Principles of Web Design
Slide 1 – Title Slide
Slide 2 – Plan and Create
The goal of studying the principles of web design today is two-fold. First of all, as a
teacher of web mastering, you need to have a firm grasp of the ideas that we are going to
present during this session. There are tons of websites out there that, quite honestly,
simply stink. The people who developed them should either learn the things that we are
going to explore today or go do something else. So you need to know this stuff in order to
teach your students how to plan and create well-designed sites.
Now, what is a well-designed site? It is a site that is, first of all, easy to navigate. I get
really tired really fast of trying to dig my way through a poorly designed site looking for
information that should really be easy to get to. So that is number one. Make your site
easy to navigate. You should also balance the use of text, graphics, and color. Those are
the things that we are going to be discussing today.
Oh, and by the way, the other reason that you need to know this stuff is because SBEC
says that you should know it if you are going to be a web mastering teacher.
Slide 3 – How Browsers Affect Your Work
The Parser Problem
One of the big challenges facing a web author is designing pages that display properly in
multiple browsers. Every browser contains a program called a “parser” that interprets the
tags in an HTML file and displays the results in the canvas area of the browser. (The
canvas area is the area in the web browser where the content of the page appears. It is the
graphical representation of the <body> section of your html code.)
This little parser program is the source of many sleepless nights for web masters because
the logic for interpreting the html tags varies from browser to browser, resulting in many,
possibly conflicting interpretation of the way the html file is displayed. There are several
different ways to approach this dilemma. We will discuss each one of them in just a
moment. So while you may consider your work to be cross-platform compatible, if you
actually begin testing you pages in multiple browsers you may find out that the page that
you spent several hours on getting it just right in IE may look totally different in
Netscape. And, unfortunately, you may even find that pages that look and work perfectly
in IE 5.5 may look totally different in IE 3 or IE 4. So what is a person, or more
accurately, a web master, to do? Well, you have several options.
Lowest Common Denominator Coding
One option is what is known as Lowest Common Denominator Coding. This option
provides the greatest acceptance across browsers because the author chooses to code his
html using the next-to-last release of HTML. (We are currently in HTML 4 and HTML is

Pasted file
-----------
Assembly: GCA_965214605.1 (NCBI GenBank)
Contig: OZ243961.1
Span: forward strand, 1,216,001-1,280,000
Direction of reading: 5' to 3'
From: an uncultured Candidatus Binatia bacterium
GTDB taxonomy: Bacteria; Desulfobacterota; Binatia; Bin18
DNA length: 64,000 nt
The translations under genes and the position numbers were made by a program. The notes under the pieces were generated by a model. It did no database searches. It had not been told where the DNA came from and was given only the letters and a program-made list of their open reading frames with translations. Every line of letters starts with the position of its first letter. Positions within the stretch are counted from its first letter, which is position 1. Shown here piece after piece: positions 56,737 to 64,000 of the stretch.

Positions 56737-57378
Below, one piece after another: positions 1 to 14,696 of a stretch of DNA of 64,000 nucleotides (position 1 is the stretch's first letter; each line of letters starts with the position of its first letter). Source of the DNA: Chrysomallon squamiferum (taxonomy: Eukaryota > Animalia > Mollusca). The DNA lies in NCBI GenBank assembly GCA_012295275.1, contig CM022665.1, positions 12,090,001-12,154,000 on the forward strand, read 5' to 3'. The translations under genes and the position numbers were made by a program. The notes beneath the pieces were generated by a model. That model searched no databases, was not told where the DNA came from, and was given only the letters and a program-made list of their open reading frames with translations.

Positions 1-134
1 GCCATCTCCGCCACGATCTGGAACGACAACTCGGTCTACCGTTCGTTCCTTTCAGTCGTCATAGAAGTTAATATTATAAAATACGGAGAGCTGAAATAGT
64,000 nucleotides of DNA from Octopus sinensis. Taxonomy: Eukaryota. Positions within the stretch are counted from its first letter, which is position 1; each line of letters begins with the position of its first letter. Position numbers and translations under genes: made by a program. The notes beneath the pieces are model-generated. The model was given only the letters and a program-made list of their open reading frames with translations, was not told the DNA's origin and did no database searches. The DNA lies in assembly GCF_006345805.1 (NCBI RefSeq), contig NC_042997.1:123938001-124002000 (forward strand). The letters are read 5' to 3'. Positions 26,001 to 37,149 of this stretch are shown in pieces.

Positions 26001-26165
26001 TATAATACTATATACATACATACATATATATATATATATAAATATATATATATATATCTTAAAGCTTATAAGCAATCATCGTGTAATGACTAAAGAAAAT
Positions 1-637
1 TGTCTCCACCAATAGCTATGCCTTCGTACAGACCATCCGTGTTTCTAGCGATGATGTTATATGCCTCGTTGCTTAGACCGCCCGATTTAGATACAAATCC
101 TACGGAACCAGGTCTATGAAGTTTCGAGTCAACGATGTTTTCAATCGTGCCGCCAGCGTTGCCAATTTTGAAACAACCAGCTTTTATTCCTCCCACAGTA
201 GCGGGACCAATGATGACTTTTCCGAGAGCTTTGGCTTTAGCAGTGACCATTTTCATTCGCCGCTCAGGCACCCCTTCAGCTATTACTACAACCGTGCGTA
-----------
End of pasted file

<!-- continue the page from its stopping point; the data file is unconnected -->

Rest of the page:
slowly being replaces with XHTML and many tags and attributes are being deprecated in
favor of CSS.) With each new release of html new features are added which are not
supported by older browsers. By sticking with an older release of html, web authors
assure themselves of more accessibility by a larger number of surfers.
Some authors prefer to stay on the cutting edge of what is happening in the html world.
These designers insist that their users keep up with them by requiring the latest browser
and the latest and greatest plug-ins (little programs that extend the browser‟s capabilities
such as Flash and Shockwave). The risk in adopting this strategy is that many users may
not be able to see your content as it was designed. The advantage is that you will be able
to create wiz-bang sites that really sizzle. As a web master, you will have to decide which
is more important to you. And in fact, if you are the web master for a company someone
else may be making that decision for you.
Browser Specific Coding
How many times have you visited a site that has a disclaimer on it that says something
like “This site is best viewed in Internet Explorer 4.0”? The authors of that web site have
decided that they are going to use browser specific coding, forgoing the challenge and
extra work required to code for multiple browsers. There use to be websites out there that
kept track of what was know as the browser wars, how many people were using IE, how
many were using Netscape, and how many were using other browsers such as Opera.
Well, the war is over and Internet Explorer won. That is why many designers are opting
for browser specific coding.
Solving the Browser Dilemma
There is no easy solution to this problem and which ever strategy you choose to adopt,
you will discover that there are pitfalls and shortcomings. Some can double or triple your
work load. Others may limit the number of people who can view you page as you created
it, still other may limit the creative talent of your web mastering team. So, choose a
strategy wisely, with full knowledge of the consequences, and start creating.
If you are designing for an audience that has physical challenges, keep their consideration
in mind. You can find out more about this audience at the W3C accessibility initiative
page, www.w3.org/wai and/or you can check you pages for ease of accessibility to
physically challenged people by using Bobby. It is a pretty cool tool if you need or want
to create pages that conform to the W3C‟s accessibility guidelines. Check it out.
Slide 4 – Screen Resolutions
One of the major challenges and sources of consternation for a web master is that